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<>x : it means atleast one successor

[]x : it means all successors or {}

suppose if x has some states like {s0,s1,s2,s3}

s0 has successors (s0,s1,s2)

s1 has successors ( s1,s2)

s2 has successors (s3)

s3 has successors {}

now if we have x = { s0,s1,s2,s3}

then following queries I have:

1.  <>x = {s0,s1,s2}  OR {s0,s2}   // because s0 already has succssor s0,s1,s2 , so can we exclude s1 in <>x ?

2. []x = {s0,s1,s2,s3} OR {s3} // []x means all successors or {} , so should we exclude s0,s1,s2 because they don't contain all successors mentioned in x?
in * TF "Softw.-Eng." by (640 points)

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Let's use the teaching tool for answering your question: you are considering the following transition system:

Here, we have

     〖x〗  = {s0;s1;s2;s3}
     〖<>x〗= {s0;s1;s2}
     〖[]x〗= {s0;s1;s2;s3}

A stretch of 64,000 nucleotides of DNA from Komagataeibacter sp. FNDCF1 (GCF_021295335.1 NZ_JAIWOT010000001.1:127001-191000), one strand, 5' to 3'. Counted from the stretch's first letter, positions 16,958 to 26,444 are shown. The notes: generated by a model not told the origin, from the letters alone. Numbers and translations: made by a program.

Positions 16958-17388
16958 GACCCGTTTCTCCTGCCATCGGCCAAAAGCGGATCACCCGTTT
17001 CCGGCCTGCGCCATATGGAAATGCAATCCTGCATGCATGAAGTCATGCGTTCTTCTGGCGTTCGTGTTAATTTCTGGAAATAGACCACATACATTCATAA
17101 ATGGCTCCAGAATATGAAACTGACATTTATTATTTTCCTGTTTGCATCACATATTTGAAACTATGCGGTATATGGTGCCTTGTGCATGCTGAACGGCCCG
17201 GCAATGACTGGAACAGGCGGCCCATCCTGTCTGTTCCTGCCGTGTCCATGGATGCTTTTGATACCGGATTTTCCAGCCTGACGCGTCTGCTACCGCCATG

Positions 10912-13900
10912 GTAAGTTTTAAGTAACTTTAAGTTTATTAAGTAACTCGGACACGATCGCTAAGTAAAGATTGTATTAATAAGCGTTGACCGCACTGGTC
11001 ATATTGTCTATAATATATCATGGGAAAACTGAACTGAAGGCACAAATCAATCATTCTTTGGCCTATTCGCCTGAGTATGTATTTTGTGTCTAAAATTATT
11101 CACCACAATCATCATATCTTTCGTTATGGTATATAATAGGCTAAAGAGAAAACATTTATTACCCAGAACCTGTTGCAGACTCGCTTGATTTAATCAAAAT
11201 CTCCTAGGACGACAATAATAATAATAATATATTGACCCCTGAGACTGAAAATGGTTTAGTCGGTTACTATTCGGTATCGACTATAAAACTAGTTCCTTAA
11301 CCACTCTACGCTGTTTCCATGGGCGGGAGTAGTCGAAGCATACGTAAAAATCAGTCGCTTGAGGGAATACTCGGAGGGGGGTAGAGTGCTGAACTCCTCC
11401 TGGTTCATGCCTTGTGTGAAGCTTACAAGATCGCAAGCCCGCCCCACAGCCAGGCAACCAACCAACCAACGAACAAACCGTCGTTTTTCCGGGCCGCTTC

It does not matter that s0 is already in x; <>x are the states that have a successor that satisfies x, and if such a state has a transition to itself or another one satisfying x, it belongs to <>x. Similarly with []x.

by (166k points)
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So can we say that []x contains all states which are in <>x and also the states which has empty successor?

Can you give an example where clear difference can be understood between <>x and []x?
Have a look at slide 52 of the Chapter on Transition Systems. The operators <> and [] are implemented by pre_Exist and pre_Forall.

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